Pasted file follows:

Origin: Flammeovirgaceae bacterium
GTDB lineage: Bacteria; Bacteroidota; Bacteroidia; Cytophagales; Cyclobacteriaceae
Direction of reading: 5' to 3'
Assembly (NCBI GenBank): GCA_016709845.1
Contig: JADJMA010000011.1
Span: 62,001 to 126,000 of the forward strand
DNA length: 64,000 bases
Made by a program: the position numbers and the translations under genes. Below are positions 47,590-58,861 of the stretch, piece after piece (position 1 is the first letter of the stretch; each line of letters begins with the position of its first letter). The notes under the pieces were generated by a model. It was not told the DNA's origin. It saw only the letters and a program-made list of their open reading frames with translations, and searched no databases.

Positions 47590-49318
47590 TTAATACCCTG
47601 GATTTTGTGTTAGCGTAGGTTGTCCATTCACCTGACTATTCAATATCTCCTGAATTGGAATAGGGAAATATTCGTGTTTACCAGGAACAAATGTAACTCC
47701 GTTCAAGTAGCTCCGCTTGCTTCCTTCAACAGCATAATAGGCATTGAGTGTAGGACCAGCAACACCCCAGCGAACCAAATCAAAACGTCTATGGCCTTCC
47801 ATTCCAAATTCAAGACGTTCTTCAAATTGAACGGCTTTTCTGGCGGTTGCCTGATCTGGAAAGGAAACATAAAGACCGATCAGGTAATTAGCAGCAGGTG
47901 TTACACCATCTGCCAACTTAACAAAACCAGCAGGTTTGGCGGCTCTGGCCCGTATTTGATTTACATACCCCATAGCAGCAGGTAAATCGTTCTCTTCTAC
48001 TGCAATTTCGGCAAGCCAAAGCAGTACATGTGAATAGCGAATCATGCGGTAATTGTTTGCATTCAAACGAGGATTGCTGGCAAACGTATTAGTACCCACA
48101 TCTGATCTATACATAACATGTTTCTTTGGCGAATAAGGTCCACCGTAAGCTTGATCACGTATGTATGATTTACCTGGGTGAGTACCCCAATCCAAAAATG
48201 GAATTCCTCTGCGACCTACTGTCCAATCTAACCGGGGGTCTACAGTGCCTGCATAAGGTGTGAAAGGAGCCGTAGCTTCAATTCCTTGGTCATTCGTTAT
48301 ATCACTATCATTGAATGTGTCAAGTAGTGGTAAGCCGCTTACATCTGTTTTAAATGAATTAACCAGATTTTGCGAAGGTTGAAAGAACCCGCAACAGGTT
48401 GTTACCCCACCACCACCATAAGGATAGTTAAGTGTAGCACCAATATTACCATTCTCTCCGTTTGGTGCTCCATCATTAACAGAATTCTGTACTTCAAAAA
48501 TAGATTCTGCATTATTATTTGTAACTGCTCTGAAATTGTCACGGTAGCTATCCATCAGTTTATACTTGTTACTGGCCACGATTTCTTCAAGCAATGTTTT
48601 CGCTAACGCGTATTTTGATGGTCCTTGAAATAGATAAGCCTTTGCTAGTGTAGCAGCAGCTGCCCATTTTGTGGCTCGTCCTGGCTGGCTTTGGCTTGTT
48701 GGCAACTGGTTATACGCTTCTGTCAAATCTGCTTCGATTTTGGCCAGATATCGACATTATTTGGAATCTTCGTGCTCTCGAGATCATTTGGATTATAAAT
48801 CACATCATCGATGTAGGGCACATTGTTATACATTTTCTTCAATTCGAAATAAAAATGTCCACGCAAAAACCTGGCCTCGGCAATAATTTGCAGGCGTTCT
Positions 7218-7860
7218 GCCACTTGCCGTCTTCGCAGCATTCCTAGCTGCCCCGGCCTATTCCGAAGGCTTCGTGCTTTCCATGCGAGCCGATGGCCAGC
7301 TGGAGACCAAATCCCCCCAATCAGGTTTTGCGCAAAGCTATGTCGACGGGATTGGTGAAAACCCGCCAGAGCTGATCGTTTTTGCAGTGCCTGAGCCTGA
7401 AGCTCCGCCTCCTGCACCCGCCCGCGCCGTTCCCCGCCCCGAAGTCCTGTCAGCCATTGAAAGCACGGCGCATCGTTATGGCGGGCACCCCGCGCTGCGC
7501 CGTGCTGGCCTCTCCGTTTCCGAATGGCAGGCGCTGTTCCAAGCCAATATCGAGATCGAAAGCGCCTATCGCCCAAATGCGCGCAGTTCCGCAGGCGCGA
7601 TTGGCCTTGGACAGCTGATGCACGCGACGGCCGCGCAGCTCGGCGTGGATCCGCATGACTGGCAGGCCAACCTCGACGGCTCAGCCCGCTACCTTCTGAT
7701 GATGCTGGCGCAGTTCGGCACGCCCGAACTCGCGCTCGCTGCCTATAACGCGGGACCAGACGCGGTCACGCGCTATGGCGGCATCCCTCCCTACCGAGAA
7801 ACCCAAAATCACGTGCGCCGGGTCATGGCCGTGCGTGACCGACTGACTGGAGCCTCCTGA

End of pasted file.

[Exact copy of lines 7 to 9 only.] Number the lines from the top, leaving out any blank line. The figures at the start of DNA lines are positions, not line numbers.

DNA length: 64,000 bases
Made by a program: the position numbers and the translations under genes. Below are positions 47,590-58,861 of the stretch, piece after piece (position 1 is the first letter of the stretch; each line of letters begins with the position of its first letter). The notes under the pieces were generated by a model. It was not told the DNA's origin. It saw only the letters and a program-made list of their open reading frames with translations, and searched no databases.

Positions 47590-49318